Category Archives: Sales

How you can learn to love negotiations

When I started at TransLoc in 2008, I was the only business person on a team full of engineers.  It remained that way for four more years as we continued to devote resources to the technical side of the house.   And while I did my best to learn from others in similar positions, with few new ideas coming in, I felt a little like a fish in a pond without a freshwater source.   

When we hired Daniel–and his 15 years of experience in sales–I received a constant stream of fresh ideas into my pond.   The ideas I benefited the most from centered around negotiations. Here are three specific lessons about negotiations that he taught me.

Be positive

Negotiations can often be tense, especially when trying to get a deal done or soothe a frustrated customer.  In all situations, the reason you’re negotiating is that you and the other party want different things, perceive that you want different things, or don’t understand what the other party wants.  This can make both sides ratchet up their defenses.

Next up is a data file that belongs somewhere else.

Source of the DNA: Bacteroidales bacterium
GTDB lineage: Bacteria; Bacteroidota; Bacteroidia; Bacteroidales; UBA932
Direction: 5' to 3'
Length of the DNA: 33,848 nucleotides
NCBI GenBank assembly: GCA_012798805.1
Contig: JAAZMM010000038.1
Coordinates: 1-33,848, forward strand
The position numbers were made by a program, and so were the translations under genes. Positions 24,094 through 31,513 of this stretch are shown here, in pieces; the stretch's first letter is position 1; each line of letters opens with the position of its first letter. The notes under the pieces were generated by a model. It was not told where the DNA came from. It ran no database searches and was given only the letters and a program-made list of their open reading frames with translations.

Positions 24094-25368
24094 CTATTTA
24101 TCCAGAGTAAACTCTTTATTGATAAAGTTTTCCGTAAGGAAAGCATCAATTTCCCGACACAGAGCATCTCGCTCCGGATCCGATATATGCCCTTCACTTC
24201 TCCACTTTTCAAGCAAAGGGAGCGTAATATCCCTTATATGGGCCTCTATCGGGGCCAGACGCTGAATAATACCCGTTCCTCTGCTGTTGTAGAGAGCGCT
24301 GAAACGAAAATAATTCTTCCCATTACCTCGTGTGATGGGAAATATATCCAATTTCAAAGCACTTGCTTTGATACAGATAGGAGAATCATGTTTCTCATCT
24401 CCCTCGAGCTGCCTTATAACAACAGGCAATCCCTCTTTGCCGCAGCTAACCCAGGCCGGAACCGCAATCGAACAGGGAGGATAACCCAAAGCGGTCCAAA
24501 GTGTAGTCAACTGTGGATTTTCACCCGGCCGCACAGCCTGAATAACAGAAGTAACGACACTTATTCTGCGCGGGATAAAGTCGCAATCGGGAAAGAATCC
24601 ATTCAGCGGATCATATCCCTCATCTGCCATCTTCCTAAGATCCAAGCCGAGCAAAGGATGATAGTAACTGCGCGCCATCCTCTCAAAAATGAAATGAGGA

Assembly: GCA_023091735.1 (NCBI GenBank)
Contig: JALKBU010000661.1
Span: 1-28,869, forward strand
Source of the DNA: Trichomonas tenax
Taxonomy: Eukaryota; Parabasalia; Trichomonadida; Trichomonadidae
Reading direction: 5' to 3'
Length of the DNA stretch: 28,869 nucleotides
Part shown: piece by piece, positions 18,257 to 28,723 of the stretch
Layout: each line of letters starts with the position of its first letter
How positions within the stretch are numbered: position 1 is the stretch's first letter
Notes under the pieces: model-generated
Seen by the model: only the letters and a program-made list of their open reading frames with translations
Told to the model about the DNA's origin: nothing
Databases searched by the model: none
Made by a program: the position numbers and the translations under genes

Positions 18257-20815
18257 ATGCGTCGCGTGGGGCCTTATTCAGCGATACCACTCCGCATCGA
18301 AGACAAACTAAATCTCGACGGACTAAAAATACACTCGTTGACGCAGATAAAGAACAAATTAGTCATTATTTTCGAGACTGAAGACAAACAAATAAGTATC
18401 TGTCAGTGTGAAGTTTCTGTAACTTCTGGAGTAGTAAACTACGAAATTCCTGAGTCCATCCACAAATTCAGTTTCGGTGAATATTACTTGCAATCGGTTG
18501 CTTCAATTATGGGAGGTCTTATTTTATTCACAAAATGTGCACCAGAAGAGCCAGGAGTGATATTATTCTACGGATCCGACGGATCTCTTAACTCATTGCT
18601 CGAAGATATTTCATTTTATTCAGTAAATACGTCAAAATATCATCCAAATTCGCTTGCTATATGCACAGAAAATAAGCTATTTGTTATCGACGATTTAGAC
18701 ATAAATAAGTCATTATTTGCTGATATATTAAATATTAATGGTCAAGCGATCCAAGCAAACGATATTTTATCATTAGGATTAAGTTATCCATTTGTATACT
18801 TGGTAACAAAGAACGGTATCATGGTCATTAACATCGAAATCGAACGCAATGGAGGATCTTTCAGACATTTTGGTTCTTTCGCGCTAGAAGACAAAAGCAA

And that was stressful for me.  Daniel helped me overcome this stress by often stating at the beginning of the call, in the most positive tone possible, “I’m really looking forward to this conversation so that we can find an agreement that makes sense for both of us.”  

This simple line–which both parties want even if they don’t know it yet or are not as explicit about it–diffuses tension on both sides and sets the tone that you want to get a deal done.  

Be vulnerable

This may seem counterintuitive, but sometimes it’s helpful to simply share your position.  We had a conversation with a customer who was late paying their invoices. We didn’t want to turn off their service even though our contract allows us to do.  We had never done it before and didn’t think we ever would because it is a nuclear option.

And yet it seems weird to just tell our client that we weren’t going to shut off their service.  But we did. We didn’t want to play games and take a position far to the extreme and then retreat to our fallback position.  Being vulnerable reduces the games that are often played during negotiations so we can focus on what we could do to remedy the situation.  

Don’t keep score